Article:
The third feature is that the only things that can cause real change in the returns of the stock shares is acquiring of new information about the future of the share prices. An example is if a company announces an increase in the amount of dividends it will pay for its stock shares. Such a move would attract even more investors, causing an increase in such a company’s share rate over a very short duration of time. However, in the absence of such a case, the investors make their decisions based on the stock prices because this communicates all they want to know about the future.
Also, efficient market participants should expect equal returns in the future. Thus, even if the onset is of higher or lower returns they ought to know that the opposite would happen later. This phenomenon helps to ensure a normal growth at the expected rate (Samuelson, 1965).
The Random Walk Model of Effective Markets
This model assumes that the available information is a full reflection of the current prices. This statement means that changes in price are independent, and are also presumably equally distributed in the market. These are the basis of the model. This model is considered to be an extension of the general extension model in that it makes a thorough statement about the economic environment. This model arises in a context where the business environment is unpredictable, such that the evolution of the investor sense of taste and the process of generating new information produces balance in which return distributions repeat themselves through time. Therefore, empirical tests of the model support it then tests of the additional pure independence assumption. However, the independence of returns over the time is weak. The model fails to consider the fact that information about past proceedings is of no value in assessing the distributions of future returns (Fama, 1970, p. 48).
Efficient Market Hypothesis Appraisal
The EMH was developed by Eugene Fama the 60s, and he assumed that all information in the market is useful, and therefore stock prices reflect the current market value of its expected future income stream. According to Fama, if prices are less than the worth of the income, there demand for it’s the shares will rise. This situation will lead to an increase in the prices until it equals the current value of the returns (Fama, 1990, p. 10). There are three forms of efficient markets hypothesis:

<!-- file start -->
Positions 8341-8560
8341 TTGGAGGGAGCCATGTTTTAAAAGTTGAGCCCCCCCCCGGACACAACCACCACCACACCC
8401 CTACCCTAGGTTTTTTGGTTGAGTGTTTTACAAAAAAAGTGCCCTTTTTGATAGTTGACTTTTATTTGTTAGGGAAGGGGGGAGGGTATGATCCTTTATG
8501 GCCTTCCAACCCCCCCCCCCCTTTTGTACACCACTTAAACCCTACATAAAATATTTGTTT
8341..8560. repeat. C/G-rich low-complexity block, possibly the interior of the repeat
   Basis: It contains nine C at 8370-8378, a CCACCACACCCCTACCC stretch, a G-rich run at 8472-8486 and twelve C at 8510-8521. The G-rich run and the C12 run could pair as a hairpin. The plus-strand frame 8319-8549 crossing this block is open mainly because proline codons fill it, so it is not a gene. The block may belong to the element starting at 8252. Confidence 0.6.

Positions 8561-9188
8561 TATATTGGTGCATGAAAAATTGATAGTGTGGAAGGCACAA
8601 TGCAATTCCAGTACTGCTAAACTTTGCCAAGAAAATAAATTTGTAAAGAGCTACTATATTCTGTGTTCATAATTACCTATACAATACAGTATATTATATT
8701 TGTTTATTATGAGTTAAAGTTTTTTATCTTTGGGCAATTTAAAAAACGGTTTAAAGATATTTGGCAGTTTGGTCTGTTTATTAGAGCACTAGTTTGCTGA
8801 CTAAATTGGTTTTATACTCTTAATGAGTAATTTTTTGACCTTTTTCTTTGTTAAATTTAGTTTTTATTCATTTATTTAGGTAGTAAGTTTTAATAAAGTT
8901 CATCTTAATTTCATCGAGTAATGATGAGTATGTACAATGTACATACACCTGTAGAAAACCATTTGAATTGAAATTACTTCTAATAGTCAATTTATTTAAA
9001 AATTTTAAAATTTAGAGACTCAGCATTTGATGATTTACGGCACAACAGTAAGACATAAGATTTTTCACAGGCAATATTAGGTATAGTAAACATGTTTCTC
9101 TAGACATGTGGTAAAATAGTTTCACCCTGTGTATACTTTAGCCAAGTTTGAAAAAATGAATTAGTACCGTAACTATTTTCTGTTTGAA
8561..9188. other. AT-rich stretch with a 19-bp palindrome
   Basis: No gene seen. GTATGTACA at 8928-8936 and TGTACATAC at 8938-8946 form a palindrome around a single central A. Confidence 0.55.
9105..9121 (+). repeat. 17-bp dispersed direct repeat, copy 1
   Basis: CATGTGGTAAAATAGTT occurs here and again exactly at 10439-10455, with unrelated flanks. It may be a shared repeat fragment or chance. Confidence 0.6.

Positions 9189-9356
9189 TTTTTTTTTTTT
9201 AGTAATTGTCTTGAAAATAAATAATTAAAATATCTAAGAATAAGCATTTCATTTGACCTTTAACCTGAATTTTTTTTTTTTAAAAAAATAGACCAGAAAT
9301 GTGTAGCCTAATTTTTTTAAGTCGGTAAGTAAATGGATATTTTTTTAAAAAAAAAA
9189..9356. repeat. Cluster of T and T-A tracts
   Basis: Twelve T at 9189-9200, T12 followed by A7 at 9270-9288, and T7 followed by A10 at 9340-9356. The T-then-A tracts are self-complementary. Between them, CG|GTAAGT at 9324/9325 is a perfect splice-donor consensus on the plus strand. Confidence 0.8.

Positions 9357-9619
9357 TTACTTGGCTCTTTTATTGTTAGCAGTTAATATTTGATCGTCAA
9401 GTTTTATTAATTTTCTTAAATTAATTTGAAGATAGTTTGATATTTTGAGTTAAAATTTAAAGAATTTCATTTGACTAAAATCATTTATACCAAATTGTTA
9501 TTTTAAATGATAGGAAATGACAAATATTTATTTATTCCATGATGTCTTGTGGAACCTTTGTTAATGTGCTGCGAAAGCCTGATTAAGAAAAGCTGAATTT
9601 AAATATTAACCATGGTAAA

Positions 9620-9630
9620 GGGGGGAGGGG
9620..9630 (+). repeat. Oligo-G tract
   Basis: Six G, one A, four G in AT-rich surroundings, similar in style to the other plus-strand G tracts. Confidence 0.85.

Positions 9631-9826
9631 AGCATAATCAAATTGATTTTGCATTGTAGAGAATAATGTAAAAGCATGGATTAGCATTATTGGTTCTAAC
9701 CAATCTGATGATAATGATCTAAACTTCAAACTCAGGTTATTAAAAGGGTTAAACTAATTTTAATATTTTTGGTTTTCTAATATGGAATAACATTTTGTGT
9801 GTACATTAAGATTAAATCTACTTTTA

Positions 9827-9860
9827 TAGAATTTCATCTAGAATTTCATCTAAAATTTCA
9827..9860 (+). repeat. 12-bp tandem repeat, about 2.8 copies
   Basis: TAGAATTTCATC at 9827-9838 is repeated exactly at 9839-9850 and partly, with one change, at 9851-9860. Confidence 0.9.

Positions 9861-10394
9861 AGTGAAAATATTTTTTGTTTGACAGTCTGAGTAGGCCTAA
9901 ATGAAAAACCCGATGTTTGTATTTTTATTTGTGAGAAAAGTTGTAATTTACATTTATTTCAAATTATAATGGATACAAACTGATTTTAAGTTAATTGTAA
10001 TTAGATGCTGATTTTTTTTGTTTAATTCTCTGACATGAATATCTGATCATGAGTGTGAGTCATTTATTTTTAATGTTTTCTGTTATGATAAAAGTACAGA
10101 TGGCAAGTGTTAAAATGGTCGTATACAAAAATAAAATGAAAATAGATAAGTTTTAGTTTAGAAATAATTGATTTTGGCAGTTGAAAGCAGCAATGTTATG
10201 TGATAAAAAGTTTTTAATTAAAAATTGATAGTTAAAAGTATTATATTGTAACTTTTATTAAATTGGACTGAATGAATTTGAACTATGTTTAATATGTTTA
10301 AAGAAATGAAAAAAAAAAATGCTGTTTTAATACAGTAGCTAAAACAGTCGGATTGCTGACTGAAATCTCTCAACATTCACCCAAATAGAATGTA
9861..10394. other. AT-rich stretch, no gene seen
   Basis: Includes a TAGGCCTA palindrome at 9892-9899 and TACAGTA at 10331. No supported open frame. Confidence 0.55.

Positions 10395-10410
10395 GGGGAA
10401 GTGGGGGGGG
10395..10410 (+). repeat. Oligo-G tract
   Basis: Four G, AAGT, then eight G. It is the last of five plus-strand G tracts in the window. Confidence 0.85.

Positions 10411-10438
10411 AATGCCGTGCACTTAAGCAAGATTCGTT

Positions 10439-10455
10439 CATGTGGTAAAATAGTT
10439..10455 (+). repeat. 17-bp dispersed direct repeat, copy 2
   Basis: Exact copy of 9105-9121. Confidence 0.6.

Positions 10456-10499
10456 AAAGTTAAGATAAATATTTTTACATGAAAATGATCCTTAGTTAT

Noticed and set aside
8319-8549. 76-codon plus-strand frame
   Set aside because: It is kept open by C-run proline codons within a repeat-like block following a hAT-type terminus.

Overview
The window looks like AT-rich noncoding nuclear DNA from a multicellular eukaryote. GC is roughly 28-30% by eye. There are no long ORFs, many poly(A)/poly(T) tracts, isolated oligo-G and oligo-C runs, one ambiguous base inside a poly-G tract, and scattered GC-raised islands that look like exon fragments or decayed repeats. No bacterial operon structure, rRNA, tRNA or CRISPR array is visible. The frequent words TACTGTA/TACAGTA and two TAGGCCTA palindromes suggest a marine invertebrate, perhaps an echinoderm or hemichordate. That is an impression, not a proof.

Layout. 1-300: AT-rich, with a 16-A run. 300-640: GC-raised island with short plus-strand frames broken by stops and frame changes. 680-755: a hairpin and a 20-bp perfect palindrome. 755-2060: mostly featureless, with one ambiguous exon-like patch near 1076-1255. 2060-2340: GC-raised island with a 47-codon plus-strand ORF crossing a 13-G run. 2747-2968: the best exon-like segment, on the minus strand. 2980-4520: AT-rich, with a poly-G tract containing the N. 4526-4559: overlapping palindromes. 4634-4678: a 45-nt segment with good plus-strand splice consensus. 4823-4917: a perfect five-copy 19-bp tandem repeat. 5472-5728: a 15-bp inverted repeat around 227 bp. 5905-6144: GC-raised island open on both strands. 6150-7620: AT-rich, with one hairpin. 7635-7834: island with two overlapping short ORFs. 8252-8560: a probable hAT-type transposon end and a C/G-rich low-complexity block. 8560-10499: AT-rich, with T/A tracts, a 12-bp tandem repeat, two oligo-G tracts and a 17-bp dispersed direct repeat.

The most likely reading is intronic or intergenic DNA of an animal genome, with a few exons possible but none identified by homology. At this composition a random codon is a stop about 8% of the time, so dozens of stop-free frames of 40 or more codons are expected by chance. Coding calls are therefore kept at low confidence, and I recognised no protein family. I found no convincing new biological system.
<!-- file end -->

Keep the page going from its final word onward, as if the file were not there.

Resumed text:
Weak form tests
In these studies, the information subset of interest is just past price histories. It derives its results from the random walk literature. This theory developed from the accumulation of evidence in the mid-50s and early 60s that the behavior of many types of stocks and other hypothetical prices could be well estimated by a random walk. Economists found the need to offer some rationalization. They developed and explained the theory in terms of random walks, but usually suggesting a rather general fair game model. It was Samuelson and Mandelbrot that studied the role of expected returns patterns in evaluating the concept of efficient markets and the relations between these models and the theory of random walks (Benoit, 1996). Even though the Bachelier model had been there even before the development of the above studies, it had been overlooked and unconsidered for many decades. His principle for the behavior of prices was that speculations should be a fair game and be unpredicted in particular; the expected returns to the investor should be zero (Bachelier, 2011).

Semi-strong form test
These studies arose with the arising of tests that supported the efficiency hypothesis. The concern here is the speed of price adjustment to other obviously publicly available information. Every test concerns about the changes in the charges for information; thus they all aim at presenting supportive evidence for the model, having the supposition that they will establish the validity of the model. Economists do not take the splits and the adjustments of stock prices as new information that could affect the business equilibrium. Entrepreneurs have a presumption is that associate splits with the appearance of more fundamental important information. The idea is to analyze security returns of splits to see if they portray any abnormal tendencies and if so, they show how much the relationships between divisions and variables can account for it.
Strong-form tests
The primary concern of these studies is whether any investor or groups enjoy a monopoly in the access to any crucial information relevant to the formation of prices. These studies focus on whether the prices reflect all the information in the market held by the participants. The concern is that no individual should enjoy a higher trading profit because he has a monopolistic access to certain critical information.